Like everyone, Matt noticed the Nats swung at a lot of pitches, and that includes first pitches. He was curious on how they did on these pitches and if we'd see a change in philosophy that encouraged more patience.
Where did these stats come from? Baseball-Reference has first pitch swinging stats, and also gives you player-level stats for pitches put into play by count. You can get first pitch strike stats from fangraphs.Given all the information I think there could be a lot you can tease out from here. Unfortunately first pitch swinging strikes is not one of them.
So what does the information we do have say about the Nats and first strikes? As expected the Nats swing at the most first pitches in the majors (32%) and that means they have a high percentage of first pitch "strikes"*, third in the majors at 61.6%. The first number does not really track with success but the second number mostly does. The Yanks, Braves, Rangers, A's, Tigers, and Cardinals are all in the bottom 10. This doesn't preclude success (the Reds were 1st) but it does seem to point to a hole in the Nats game. They swing a lot at the first pitch, and that's ok, but they aren't all that great at identifying if the first pitch is a ball or not. I didn't get the exact percentage but they are 12th in the NL in 1-0 counts, even though they are 3rd in plate appearances. That means they are not seeing a lot of counts in their favor.
*This includes ball put into play
Who's the "worst" offenders. As you'd expect, Ian Desmond swings at 47% of all first pitches (2nd in the major), Espy at 43% (7th), Bryce at 41% (10th). Ian is 1st in first pitch strikes, Espinosa 6th (remember - includes balls put into play). So are the Nats going to change their ways? I doubt it and that's mostly ok.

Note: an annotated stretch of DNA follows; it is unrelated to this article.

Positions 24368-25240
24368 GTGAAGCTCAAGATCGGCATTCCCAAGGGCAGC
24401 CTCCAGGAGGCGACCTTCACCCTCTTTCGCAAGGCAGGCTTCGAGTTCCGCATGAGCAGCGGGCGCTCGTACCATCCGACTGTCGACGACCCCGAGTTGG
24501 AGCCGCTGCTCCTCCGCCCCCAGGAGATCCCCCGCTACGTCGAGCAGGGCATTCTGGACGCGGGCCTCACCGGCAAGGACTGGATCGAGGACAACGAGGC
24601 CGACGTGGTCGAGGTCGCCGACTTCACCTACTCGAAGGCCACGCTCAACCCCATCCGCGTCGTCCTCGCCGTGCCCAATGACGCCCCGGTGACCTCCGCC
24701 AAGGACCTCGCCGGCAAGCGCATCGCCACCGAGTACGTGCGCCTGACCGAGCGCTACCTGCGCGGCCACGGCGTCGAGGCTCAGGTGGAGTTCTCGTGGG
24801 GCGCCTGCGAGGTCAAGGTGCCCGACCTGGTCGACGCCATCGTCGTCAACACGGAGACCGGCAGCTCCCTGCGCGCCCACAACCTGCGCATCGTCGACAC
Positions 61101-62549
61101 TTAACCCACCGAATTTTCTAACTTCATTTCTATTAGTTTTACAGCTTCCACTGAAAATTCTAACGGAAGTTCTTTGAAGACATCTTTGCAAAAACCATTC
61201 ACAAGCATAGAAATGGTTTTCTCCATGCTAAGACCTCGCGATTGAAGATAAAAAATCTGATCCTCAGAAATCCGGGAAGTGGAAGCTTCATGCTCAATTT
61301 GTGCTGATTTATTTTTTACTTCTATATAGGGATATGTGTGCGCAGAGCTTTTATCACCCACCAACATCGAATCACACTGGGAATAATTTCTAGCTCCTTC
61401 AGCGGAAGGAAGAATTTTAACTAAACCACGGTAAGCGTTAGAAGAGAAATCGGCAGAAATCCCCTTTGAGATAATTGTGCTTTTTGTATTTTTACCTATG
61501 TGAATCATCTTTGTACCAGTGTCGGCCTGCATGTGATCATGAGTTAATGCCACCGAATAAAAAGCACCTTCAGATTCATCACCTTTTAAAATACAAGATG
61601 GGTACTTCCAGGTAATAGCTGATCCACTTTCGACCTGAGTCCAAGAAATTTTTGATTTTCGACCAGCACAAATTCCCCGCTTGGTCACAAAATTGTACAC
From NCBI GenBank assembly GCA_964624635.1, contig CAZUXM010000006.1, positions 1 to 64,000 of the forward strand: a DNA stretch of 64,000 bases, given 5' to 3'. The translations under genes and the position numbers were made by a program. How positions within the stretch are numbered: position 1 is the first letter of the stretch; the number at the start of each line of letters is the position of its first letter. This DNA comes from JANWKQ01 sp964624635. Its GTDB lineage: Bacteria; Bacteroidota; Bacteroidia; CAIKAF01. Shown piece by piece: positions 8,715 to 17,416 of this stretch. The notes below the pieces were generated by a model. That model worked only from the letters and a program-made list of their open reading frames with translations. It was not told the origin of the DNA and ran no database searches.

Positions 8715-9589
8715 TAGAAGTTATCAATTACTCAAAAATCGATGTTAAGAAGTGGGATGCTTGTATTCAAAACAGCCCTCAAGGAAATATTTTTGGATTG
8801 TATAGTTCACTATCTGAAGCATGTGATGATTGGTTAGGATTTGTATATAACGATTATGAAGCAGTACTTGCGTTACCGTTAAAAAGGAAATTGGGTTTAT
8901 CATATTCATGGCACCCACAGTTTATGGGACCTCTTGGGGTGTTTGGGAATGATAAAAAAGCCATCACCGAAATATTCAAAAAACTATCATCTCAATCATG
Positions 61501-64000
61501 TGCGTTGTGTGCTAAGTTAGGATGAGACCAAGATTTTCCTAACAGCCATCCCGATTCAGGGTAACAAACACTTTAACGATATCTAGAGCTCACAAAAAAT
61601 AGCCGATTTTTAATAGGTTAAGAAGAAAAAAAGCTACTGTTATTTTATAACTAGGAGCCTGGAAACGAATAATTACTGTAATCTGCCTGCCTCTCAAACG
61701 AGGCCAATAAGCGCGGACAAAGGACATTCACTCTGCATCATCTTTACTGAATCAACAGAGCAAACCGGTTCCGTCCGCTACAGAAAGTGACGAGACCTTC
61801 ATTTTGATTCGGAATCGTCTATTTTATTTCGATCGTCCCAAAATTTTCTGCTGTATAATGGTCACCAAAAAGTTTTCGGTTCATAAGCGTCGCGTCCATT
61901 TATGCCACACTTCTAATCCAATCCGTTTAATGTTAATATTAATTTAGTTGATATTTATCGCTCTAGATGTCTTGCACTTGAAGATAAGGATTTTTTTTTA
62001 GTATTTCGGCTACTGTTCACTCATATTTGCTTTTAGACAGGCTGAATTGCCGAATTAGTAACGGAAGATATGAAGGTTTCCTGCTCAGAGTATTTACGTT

You see if you can put the ball in play on the first pitch you usually do pretty well. The league line for that is .333 average, .545 slugging (OBP is meaningless for first pitches). The Nats do pretty well .326 / .539. Now that is kind of a relative drop in hitting compared to overall. They were 8th in the majors is OPS but only 17th on first pitches, but it's still nice number to have. If you can put the ball in play. And for someone like Desmond this appears to work. His 1st pitch swinging percentage is WAY up, and he's had the season of his life.
The question is not if first pitch swinging is a good idea, it's is this philosophy being applied in the right way for everyone. Some guys can't do it. Zimmerman rarely swings at the first pitch and is terrible when he makes contact (at least this year). His line was .143 / .159 / .286. The uber patient Werth also doesn't swing much at the first pitch (Suzuki is the only other Nats regular under league average). When Jayson does swing he does make good contact (.333) but his power is not all there (.467 SLG). Danny doesn't have a problem when he makes contact but given his high strike number on the first pitch and overall low average I bet there are a ton of swings and misses there. He might be better served with a more patient approach.
The Nats aren't going to stop the aggressiveness. As a team it's worked very well. Perhaps next year other teams will catch onto it and will feed the Nats more junk on the first pitch, but let's see them do it before adjusting. However, they need to look at how it is effecting these players on an individual basis. They may be letting Werth and Zimm get a pass because they are vets but they shouldn't try to apply this as a blanket policy to all their young players.
Would you trade Morse for Cobb? Wally
In a heartbeat. Strictly contract/age wise it's a no-brainer. Morse is 30 and will make nearly 7 mill next year and then will be a free agent. Cobb is 24 and he's in pre-arbitration meaning he'll be a free agent sometime around the World Cup in Qatar (which isn't the next one). Also Alex Cobb is built for this team. He throws lots of groundballs, (58.8% - best on the Rays) Of course that being said I see no way Tampa makes this deal.
And what about David Price for one of our MIs? Kevin Harris